Government May Drop PEEPS Requirements from Building Safety Bill
Following the third reading of the Building Safety Bill in the House of Lords this week, the government is likely to reject a requirement for personal emergency evacuation plans (PEEPs) for disabled people in high-rise buildings.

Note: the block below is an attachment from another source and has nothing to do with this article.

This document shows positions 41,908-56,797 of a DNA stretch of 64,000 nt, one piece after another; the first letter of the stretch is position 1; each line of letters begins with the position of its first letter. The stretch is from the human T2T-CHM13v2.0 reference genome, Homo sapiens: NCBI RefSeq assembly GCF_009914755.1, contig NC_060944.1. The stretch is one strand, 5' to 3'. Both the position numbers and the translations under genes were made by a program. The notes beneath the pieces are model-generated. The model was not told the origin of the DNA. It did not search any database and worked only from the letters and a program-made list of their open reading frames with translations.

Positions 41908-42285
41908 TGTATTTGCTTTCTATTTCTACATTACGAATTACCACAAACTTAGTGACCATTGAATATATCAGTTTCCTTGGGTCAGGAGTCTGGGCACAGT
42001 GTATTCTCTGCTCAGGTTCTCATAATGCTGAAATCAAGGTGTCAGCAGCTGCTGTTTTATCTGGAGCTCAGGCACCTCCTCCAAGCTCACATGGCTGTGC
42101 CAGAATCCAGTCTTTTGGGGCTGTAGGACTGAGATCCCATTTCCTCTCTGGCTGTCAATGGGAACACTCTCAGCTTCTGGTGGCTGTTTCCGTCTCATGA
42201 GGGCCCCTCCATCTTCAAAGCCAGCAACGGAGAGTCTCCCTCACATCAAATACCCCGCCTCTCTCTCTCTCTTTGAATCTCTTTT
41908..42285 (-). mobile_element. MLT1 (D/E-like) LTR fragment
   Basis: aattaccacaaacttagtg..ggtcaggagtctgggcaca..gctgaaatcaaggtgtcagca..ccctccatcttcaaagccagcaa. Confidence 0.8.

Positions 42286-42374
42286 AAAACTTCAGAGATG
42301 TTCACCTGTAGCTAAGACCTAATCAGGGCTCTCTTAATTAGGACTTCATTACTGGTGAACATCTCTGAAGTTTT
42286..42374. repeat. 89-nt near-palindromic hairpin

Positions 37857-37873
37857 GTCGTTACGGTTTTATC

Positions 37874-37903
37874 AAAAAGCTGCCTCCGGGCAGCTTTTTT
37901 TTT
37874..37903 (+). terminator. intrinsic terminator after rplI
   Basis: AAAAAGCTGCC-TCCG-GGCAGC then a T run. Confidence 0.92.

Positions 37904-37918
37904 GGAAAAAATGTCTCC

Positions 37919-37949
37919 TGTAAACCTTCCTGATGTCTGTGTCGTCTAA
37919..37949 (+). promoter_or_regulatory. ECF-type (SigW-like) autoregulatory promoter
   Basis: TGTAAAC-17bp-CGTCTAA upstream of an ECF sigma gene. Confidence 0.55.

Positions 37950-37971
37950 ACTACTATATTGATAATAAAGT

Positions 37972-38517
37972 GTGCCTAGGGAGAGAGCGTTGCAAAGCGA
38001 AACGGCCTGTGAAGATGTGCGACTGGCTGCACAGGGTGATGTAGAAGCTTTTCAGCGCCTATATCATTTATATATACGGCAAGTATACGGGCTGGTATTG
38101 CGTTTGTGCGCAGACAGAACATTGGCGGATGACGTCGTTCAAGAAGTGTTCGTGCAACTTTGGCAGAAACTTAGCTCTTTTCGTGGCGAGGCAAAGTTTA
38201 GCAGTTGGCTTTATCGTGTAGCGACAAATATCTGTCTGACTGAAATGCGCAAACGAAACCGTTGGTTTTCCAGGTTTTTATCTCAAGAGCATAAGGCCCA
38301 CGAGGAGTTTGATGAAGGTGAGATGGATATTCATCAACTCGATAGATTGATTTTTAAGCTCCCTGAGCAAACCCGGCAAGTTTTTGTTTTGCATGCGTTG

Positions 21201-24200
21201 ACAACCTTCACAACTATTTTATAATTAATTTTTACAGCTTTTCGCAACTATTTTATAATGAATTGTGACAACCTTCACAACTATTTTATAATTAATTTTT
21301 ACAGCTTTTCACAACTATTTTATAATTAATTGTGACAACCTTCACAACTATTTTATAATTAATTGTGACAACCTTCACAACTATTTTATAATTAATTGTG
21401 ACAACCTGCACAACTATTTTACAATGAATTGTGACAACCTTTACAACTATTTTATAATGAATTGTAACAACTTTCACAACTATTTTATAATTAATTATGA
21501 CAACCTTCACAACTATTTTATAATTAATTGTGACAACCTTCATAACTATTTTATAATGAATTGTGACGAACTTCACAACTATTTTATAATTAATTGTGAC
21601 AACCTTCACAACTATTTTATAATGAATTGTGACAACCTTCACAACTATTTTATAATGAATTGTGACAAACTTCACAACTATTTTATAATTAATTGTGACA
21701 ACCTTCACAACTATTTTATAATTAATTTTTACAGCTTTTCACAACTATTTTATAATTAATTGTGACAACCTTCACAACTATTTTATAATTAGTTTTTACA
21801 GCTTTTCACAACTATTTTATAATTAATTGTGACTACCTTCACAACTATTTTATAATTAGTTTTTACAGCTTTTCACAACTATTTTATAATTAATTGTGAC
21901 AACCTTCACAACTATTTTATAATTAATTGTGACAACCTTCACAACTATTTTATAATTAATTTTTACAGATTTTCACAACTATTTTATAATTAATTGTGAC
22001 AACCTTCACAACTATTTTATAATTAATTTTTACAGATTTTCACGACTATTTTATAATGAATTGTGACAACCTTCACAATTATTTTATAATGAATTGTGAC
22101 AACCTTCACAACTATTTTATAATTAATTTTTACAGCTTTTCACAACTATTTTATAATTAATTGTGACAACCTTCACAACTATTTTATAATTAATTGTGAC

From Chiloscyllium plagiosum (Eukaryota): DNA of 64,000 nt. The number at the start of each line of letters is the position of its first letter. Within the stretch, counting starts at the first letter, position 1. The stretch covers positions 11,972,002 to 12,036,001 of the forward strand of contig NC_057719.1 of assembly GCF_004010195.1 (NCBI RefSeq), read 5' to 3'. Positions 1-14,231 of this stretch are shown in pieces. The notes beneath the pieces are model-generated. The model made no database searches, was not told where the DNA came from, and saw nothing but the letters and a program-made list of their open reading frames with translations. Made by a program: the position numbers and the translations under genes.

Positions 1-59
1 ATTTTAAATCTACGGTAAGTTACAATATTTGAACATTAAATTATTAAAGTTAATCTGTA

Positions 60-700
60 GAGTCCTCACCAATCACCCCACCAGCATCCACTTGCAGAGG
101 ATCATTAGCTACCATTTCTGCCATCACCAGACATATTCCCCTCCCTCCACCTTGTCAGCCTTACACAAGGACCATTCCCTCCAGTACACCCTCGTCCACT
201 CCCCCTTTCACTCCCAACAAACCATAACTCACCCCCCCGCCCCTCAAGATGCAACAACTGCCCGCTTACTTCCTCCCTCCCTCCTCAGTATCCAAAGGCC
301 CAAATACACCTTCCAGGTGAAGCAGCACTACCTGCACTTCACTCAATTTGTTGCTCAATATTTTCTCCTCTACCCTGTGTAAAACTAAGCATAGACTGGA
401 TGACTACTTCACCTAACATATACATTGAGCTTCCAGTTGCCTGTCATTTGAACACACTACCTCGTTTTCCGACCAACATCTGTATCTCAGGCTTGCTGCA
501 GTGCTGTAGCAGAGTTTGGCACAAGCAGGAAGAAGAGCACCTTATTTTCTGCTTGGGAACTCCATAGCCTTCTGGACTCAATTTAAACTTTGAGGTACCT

The recommendation came from the first phase of the Grenfell Tower Inquiry. Lord Stephen Greenhalgh, building safety minister, said that a consultation from July 2021 concerning PEEPs “made clear the substantial difficulties of mandating PEEPs in high-rise buildings around practicality, proportionality, and safety.” The government had shown signs of resistance to implementing PEEPs, prior to the family of Sakina Afraeshabi, a disabled victim of the Grenfell fire, writing to the Home Office in October 2020 threatening legal action. However, it looks as though the government’s stance has changed again, as on Monday, Lord Greenhalgh said: “On practicality, how can you evacuate a mobility-impaired person from a tall building before the professionals from the fire and rescue service arrive? “On proportionality, how much is it reasonable to spend to do this at the same time as we seek to protect residents and taxpayers from excessive costs? “On safety, how can you ensure that an evacuation of mobility-impaired people is carried out in a way that does not hinder others in evacuating or the fire service in fighting the fire.” Lord Greenhalgh has also stated that the government is committing to a new consultation that will include “emergency evacuation information sharing” (EEIS), and saying the government is “acutely aware of the need to ensure the safety of residents with mobility concerns.” The government has confirmed that it is planning to publish its response to the PEEPs consultation, along with its new consultation on its EEIS plan, and commence the Fire Safety Act 2021 on the same day in May. Claddag, the Leaseholder Disability Action Group, said in a statement that it is “unconscionable” that the government has dismissed the recommendation. They also commented further, saying that Lord Greenhalgh is “wrong to assert that mobility-impaired people” cannot evacuate without the fire and rescue service and that the group was “sickened” to hear the minister question whether any associated costs of evacuation plans are reasonable as he “seeks to protect residents and taxpayers from costs.” “Radio and TV awareness campaigns encourage us all to have plans in place should our homes catch fire – the government clearly believes this caution and responsibility should only extend to non-disabled people. “The final blow was Lord Greenhalgh’s attempt to shame disabled people into ‘staying put’ in a fire to avoid ‘hindering others’ from evacuating. Please let that sink in. “It is preposterous for the government to assert that it is ‘committed to supporting the fire safety of disabled people when it rejects the use of evacuation plans on the basis of costs, convenience, and ableism.”